Upwind: Against the direction of the wind, similar to headwind.

Nor’easter: According to NOAA, a Nor’easter is a cyclonic storm that can develop along East Coast of North America that features strong winds blowing from the northeast.

Kona Wind: Important to know if you paddle in Hawaii, a Kona wind is a wind blowing from the southwest or south-southwest, usually from the leeward (protected) side of the island toward the windward. For example, if a Kona wind comes up while you are paddling the Maliko Run on Maui’s North Shore, it could blow you out to sea.  It’s the opposite of the tradewind.

Tradewind: The trade winds are the prevailing pattern of easterly (coming from the east -blowing toward to west) surface winds found in the tropics, within the lower portion of the Earth’s atmosphere, in the lower section of the troposphere near the Earth’s equator.

Easterly, Easterlies A wind, especially a prevailing wind, that blows from the east. The tradewinds in tropical regions and the prevailing winds in the polar regions are easterlies.

Prevailing Wind A wind from the direction that is predominant at a particular place or season.

Sources: NOAA, The Weather Channel,,,

Handy Wind Apps: Forecast apps can be useful, but nothing can take the place of actual, on-site observation. As we know, forecasts can be wrong, and conditions can change abruptly. Local knowledge is extremely important when visiting new places, so talk to the locals and learn as much as you can before going out.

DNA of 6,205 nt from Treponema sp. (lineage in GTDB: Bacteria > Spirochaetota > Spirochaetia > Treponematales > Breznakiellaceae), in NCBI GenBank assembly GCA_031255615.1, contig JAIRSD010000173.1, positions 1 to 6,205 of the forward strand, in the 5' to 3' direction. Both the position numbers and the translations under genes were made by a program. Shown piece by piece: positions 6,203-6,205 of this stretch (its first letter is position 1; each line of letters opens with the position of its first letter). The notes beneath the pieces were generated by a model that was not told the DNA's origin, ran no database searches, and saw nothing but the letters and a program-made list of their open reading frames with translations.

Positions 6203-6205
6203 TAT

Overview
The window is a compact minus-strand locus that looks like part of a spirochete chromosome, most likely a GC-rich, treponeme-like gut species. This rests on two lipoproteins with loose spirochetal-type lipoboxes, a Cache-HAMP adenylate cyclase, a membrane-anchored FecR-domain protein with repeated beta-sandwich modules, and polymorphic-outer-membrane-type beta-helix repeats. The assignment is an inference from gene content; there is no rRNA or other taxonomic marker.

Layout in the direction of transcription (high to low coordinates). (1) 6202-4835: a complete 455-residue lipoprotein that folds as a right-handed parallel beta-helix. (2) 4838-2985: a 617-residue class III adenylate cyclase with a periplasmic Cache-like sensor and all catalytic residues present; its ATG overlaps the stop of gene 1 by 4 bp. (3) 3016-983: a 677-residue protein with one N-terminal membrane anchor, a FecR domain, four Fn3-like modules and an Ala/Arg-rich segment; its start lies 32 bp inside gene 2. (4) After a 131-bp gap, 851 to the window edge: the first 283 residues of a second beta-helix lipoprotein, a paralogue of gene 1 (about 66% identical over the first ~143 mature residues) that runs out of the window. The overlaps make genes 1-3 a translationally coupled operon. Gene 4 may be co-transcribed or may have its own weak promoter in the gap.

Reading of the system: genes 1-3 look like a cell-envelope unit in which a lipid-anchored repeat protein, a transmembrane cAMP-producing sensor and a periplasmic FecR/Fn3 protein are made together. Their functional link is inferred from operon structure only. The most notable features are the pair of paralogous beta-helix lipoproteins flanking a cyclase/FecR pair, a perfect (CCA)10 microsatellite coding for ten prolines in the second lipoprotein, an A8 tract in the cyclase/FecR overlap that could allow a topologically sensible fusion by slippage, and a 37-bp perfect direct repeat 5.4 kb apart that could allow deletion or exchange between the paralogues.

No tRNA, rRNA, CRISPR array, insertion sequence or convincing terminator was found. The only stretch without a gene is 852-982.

Currents can have just as much of an impact on our paddling as winds can. For instance, understanding where the river current is running fastest can be a big factor in improving your time on the Chattajack course. Using ocean currents can help mitigate headwinds and make paddling easier.

Prevailing winds generate surface currents in the ocean. Learn more about that here.

Here are some important definitions of currents:

Longshore current  An ocean current that moves parallel to shore. It is caused by large swells sweeping into the shoreline at an angle and pushing water down the length of the beach in one direction. Read more about them here.

Longshore currents can sweep swimmers and surfers into rip currents, piers, jetties, and other hazardous areas. In many cases, the longshore current is strong enough to prevent swimmers from being able to keep their feet on the bottom, making it difficult to return to shore.

Rip Current

According to the U.S. Lifesaving Association, “Rip currents are powerful, channeled currents of water flowing away from shore. They typically extend from the shoreline, through the surf zone, and past the line of breaking waves. Rip currents can occur at any beach with breaking waves, including the Great Lakes.”   Paddle surfers and ocean paddlers often use rip currents to help get through shore break because of their power, but to swimmers, they can be deadly, especially when combined with longshore currents.

N.C. Sea Grant has a great brochure on rip currents.